“In 1871, the first school for East Indian childeren was opened in Cipero,” writes Carmichael. “Government aid amounted to £175 per year for a teacher; $5.50 as result fee for every child who showed reasonable progress in the annual examinations and a 50 cents capitation fee per quarter for every child who recorded thirty attendances. Under these conditions it was possible to send a child to school to make a small profit towards the rent of £200 per year for which the mission was responsible.”
With four hours’ teaching per day devoted to secular objects, and outside of this complete freedom of religious instruction, the education scheme found the support of the planters in south, and by 1874, twelve school were open, ten supported entirely by planters, one by the Mission itself and one by the government. By 1899, Rev. Morton directed 16 schools, 14 of which received government support.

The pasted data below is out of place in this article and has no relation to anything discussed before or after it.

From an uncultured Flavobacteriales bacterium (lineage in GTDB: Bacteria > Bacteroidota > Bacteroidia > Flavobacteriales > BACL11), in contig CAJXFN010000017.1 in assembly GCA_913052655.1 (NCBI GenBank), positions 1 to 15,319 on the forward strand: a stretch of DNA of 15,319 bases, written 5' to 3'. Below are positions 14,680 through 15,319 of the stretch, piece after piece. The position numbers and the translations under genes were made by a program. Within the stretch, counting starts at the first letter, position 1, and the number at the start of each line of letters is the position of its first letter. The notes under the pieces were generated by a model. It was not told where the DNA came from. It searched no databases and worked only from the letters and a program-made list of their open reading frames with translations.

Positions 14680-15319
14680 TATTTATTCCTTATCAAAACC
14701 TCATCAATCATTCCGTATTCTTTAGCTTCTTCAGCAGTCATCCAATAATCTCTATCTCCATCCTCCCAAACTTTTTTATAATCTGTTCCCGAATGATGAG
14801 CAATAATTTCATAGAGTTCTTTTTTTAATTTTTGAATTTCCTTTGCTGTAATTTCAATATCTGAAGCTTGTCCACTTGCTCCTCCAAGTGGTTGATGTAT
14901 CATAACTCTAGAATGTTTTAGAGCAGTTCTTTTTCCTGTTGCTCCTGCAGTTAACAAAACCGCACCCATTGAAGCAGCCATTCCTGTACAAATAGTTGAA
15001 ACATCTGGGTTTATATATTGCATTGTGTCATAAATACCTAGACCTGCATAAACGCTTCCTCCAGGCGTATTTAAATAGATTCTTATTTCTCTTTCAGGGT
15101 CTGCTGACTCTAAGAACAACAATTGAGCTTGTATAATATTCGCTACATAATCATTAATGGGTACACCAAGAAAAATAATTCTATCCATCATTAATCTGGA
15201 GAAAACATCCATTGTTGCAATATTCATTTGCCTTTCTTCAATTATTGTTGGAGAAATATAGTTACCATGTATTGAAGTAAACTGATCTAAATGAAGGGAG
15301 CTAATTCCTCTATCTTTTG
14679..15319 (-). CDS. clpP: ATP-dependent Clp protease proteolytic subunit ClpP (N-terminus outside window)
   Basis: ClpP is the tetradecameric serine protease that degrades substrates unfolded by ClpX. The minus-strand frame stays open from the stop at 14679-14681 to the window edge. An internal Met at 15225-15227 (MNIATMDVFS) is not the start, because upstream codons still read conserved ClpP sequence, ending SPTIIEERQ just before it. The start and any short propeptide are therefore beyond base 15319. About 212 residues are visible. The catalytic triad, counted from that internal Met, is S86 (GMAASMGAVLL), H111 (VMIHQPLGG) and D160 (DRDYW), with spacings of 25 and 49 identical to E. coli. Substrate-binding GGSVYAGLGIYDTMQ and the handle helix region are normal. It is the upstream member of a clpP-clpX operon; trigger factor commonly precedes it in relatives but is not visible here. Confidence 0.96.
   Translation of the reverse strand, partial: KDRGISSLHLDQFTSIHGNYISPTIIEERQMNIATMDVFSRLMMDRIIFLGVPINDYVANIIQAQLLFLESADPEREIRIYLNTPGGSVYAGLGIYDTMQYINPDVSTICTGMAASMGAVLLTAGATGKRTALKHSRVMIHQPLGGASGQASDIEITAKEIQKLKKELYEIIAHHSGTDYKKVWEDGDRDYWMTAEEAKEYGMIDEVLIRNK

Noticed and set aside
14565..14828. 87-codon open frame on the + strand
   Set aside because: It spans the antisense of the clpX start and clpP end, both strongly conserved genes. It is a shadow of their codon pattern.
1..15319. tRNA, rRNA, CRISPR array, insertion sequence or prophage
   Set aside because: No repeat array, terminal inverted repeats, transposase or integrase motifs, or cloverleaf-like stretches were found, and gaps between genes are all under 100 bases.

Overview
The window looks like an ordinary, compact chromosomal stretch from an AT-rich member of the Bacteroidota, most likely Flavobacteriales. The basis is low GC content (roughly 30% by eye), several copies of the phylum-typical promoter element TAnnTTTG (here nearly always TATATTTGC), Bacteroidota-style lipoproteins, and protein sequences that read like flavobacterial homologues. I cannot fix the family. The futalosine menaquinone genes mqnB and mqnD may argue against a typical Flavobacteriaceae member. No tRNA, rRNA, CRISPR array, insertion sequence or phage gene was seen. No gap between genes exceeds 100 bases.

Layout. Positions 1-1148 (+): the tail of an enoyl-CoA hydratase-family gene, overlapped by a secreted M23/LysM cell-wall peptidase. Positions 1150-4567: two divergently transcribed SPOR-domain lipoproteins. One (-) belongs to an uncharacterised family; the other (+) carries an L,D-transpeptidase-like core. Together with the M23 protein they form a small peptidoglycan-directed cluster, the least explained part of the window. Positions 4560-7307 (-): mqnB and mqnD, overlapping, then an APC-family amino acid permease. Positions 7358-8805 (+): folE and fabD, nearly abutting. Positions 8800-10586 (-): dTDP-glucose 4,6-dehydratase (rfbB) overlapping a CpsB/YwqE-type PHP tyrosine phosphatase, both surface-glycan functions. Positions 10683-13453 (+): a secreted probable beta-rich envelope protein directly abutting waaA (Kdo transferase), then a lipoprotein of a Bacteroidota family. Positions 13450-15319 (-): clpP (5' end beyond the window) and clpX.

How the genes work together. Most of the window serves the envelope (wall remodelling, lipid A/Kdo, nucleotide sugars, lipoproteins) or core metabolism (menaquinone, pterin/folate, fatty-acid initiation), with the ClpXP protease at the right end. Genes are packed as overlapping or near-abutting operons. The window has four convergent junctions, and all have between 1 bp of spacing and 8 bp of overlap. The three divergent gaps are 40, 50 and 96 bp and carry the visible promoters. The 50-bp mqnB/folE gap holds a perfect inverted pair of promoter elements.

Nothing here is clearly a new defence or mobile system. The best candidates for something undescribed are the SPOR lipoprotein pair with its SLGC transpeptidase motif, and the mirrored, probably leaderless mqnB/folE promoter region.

The importance to the colony’s economy of its agricultural sector is today hard to understand. The extent to which this sector had collapsed in the period right after the abolition of slavery was such that virtually all economic growth had been seriously threatened. The recovery was slow but steady. The impact of the new immigrants was felt in many ways as is reported by Daniel Hart, Senior Civil Servant, who in 1865 states:
“Crop of 1864
78,678,000 lb Sugar; 5,090,017 lb Cocoa; 13,329 lb Coffee; 72,120 lb Galls. Rumm; 1,729,640 Galls. Molasses; 55,500 lb Cotton. - Population 90,000.